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Using spwrap to Simplify Calling Stored Procedures From Java

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Using spwrap to Simplify Calling Stored Procedures From Java

How to use the spwrap framework to call stored procedures in Java, using an old Java tutorial from Oracle as a testing ground.

· Java Zone ·
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spwrap is a tiny framework to simplify the call to stored procedures from Java code.

In this post, I'll implement the Columbian coffee example from the Java Tutorial at Oracle. This example uses MySQL to store coffee and supplier data. See the install script at GitHub.

The script installs two Tables: suppliers and coffees, fills them with data, and creates three stored procedures: 

show_suppliers: To list all coffee names with supplier names (takes no parameters and returns as result set).

get_supplier_of_coffee: To get a supplier name of a coffee (takes one input parameter and returns one output parameter).

raise_price: To raise the price of coffee (takes three input parameters and returns one output parameter).

Note: The original raise_price stored procedure takes two input parameters and one in/out parameter, but spwrap doesn't support in/out parameters, so I split it into one input and one output parameter.

We will use spwrap to simplify the call to these three stored procedures.

First, we need to create a Java interface to represent these three stored procedures:

public interface ColumbianDAO {

    @StoredProc("SHOW_SUPPLIERS")
    List<SupplierCoffee> showSuppliers();

    @Scalar(VARCHAR)
    @StoredProc("GET_SUPPLIER_OF_COFFEE")
    String getSupplierOfCoffee(@Param(VARCHAR) String coffeeName);

    @Scalar(NUMERIC)
    @StoredProc("RAISE_PRICE")
    BigDecimal raisePrice(@Param(VARCHAR)String coffeeName,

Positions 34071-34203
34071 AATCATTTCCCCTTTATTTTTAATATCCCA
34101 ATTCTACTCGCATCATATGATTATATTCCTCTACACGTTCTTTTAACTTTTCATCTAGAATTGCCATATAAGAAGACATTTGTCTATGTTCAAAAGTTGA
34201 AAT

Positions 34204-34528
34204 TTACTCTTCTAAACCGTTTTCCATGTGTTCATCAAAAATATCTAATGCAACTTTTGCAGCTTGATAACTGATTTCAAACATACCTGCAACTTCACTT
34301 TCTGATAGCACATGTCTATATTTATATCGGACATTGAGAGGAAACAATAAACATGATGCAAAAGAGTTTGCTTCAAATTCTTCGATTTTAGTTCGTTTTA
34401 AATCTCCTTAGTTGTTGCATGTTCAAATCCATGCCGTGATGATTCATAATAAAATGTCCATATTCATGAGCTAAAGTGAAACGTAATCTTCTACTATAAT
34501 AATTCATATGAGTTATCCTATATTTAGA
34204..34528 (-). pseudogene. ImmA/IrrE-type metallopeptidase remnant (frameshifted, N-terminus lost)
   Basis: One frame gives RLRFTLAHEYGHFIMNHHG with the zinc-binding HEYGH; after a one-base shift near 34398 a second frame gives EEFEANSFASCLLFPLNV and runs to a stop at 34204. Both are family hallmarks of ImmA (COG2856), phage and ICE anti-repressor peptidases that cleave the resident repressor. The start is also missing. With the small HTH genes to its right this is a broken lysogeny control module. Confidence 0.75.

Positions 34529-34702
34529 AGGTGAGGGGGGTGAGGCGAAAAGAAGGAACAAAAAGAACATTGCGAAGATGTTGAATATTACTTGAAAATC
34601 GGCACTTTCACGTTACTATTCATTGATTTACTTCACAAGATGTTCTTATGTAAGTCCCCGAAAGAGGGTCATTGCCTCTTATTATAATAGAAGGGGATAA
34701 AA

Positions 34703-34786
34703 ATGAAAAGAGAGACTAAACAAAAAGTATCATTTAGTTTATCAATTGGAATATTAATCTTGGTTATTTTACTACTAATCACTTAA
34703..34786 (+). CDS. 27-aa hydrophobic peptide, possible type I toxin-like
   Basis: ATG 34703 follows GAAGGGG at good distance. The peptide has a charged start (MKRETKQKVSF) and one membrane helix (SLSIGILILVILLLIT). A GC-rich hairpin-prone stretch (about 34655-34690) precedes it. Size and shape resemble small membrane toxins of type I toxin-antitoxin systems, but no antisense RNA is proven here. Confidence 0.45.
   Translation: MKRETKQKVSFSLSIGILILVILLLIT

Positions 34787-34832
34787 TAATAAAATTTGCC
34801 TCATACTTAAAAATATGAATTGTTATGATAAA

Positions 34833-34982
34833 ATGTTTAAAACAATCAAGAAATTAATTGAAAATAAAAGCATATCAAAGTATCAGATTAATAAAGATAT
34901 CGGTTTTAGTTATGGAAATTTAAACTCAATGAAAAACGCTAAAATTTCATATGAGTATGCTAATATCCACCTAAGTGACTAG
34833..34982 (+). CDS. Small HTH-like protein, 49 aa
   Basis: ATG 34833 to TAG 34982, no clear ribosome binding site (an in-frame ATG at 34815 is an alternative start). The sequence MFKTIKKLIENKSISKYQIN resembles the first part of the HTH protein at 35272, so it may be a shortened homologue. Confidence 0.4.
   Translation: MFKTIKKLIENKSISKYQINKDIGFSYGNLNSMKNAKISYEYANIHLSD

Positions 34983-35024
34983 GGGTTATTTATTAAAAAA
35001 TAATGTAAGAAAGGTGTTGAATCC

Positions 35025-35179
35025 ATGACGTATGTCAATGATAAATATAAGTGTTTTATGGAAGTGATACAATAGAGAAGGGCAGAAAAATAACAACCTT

@Param(FLOAT)float maximumPercentage,
                          @Param(NUMERIC) BigDecimal newPrice);
}

The interface contains three methods to represent the three stored procedures, the annotation @StoredProc is used to mark method as a stored procedure.

The annotation @Scalar is used to represent the return type of stored procedure so that the output parameter is mapped correctly to the method return type.

For the stored procedures that return their results as a result set, you need to provide a result set mapper to map the result set object to your domain object (SupplierCoffee), here's the mapper's implementation:

public class SupplierCoffee implements ResultSetMapper<SupplierCoffee> {
    private String supplierName, coffeeName;

    @Override
    public SupplierCoffee map(Result<?> result) {
        // convert the result into SupplierCoffee        
        SupplierCoffee supplierCoffee = new SupplierCoffee();
        supplierCoffee.supplierName = result.getString(1);
        supplierCoffee.coffeeName = result.getString(2);
        return supplierCoffee;
    }

    @Override
    public String toString() {
        return "SupplierCoffee{" +
                "supplierName='" + supplierName + '\'' +
                ", coffeeName='" + coffeeName + '\'' +
                '}';
    }
}

And now you can call the stored procedures using the following code:

// you can provide dadaSource as well
DAO dao = new DAO.Builder("jdbc:mysql://localhost:3306/columbian", "root", "")
        .config(new Config().useStatusFields(false))
        .build();

ColumbianDAO columbianDAO = dao.create(ColumbianDAO.class);

List<SupplierCoffee> supplierCoffees = columbianDAO.showSuppliers();
supplierCoffees.forEach(System.out::println);

String coffee = "Colombian";
String supplier = columbianDAO.getSupplierOfCoffee(coffee);
System.out.printf("Supplier of the coffee '%s' is '%s'\n", coffee, supplier);

BigDecimal newPrice = columbianDAO.raisePrice(coffee, 0.10f, BigDecimal.valueOf(19.99));
System.out.printf("new price of '%s' is '%s'\n", coffee, newPrice);

Download the complete source code of the complete example at GitHub.

If you want to know more about spwrap, please visit the project page at GitHub.  If you like the project, please put a star on the project at GitHub. :)

How do you break a Monolith into Microservices at Scale? This ebook shows strategies and techniques for building scalable and resilient microservices.

Topics:
jdbc ,stored procedure ,java ,mysql ,database ,dao

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